In our last post we talked about the last hurdle to reauthorization of the Violence Against Women Act, a landmark federal law that protects women from domestic violence. Currently, the bill fails to address the needs of some Native American women who are abused by non-Indians on tribal land.
The United States Senate recently voted to reauthorize the landmark Violence Against Women Act but the law is being held up in the House. Representatives are facing public ire for failing to renew such an important law but the reason for the hold-up is also a valid one: the law currently fails to protect some Native American women who face domestic violence on tribal land.
When there is upset in your Colorado household of any kind, likely the top priority is the welfare of your children. Regardless of if it has involved any children, domestic violence taking place in a home could impact the kids for the rest of their lives. Families who are dealing with such disputes may be interested to learn about the options regarding child custody, if they feel they want to exit such an environment.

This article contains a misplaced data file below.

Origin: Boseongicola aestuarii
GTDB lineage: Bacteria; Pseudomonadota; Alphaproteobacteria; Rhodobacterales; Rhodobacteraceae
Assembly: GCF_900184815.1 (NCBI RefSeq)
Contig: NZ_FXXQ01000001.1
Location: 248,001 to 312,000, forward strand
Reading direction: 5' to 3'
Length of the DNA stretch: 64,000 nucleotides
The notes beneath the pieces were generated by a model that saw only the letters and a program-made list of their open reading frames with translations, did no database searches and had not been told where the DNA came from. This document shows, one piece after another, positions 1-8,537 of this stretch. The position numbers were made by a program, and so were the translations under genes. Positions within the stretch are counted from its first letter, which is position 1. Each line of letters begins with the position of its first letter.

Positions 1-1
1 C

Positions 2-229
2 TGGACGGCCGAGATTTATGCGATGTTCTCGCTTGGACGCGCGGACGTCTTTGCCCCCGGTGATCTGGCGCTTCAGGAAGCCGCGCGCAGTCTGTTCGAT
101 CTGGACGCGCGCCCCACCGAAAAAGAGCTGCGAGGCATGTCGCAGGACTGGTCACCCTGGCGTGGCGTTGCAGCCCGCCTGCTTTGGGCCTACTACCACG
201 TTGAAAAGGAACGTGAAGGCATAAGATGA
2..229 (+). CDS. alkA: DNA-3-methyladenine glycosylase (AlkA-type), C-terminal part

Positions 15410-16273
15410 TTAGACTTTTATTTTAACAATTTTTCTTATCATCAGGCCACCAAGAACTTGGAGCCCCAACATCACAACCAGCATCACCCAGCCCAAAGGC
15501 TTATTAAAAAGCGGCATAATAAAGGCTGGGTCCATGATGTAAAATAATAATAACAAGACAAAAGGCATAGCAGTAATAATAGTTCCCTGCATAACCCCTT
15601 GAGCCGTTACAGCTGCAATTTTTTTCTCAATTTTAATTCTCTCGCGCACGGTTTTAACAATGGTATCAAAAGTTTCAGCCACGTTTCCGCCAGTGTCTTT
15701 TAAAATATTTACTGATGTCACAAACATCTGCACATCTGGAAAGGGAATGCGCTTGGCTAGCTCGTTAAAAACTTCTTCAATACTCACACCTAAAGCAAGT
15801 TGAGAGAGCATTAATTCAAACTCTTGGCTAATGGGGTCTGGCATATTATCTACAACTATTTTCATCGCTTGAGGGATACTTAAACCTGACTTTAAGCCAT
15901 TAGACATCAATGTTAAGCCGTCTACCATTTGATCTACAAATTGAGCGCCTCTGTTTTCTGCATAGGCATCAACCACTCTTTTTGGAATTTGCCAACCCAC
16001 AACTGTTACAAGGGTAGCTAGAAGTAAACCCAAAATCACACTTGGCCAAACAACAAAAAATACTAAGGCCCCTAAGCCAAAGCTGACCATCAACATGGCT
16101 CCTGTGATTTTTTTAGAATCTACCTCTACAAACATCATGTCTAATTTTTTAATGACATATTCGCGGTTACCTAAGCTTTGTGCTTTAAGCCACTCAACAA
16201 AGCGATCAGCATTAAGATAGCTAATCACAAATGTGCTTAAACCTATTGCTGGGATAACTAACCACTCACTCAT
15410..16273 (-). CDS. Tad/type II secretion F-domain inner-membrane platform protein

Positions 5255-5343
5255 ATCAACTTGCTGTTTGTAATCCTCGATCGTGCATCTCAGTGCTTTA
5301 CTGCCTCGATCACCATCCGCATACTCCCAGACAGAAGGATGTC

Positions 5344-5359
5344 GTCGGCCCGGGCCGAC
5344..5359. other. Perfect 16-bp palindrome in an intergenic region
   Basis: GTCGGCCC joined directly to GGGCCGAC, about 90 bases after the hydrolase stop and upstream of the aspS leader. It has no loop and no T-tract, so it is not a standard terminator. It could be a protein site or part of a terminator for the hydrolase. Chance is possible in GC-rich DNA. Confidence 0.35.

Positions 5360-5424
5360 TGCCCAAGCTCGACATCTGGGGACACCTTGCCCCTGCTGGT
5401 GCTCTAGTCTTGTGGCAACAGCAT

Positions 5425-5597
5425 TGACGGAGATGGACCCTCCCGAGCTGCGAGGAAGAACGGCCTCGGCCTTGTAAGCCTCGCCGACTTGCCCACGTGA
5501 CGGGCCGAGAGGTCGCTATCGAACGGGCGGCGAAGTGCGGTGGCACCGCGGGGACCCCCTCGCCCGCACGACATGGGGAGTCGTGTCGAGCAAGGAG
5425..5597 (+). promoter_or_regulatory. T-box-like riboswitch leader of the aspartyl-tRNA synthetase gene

We've talked before about the importance of raising awareness and prevention methods of domestic violence. It's such a grave and complex subject that it's often regarded with a tendency toward the worst possible situations. As serious as we must take the most horrible of domestic violence cases, it is just as important to be mindful of any and every circumstance wherein domestic violence takes place.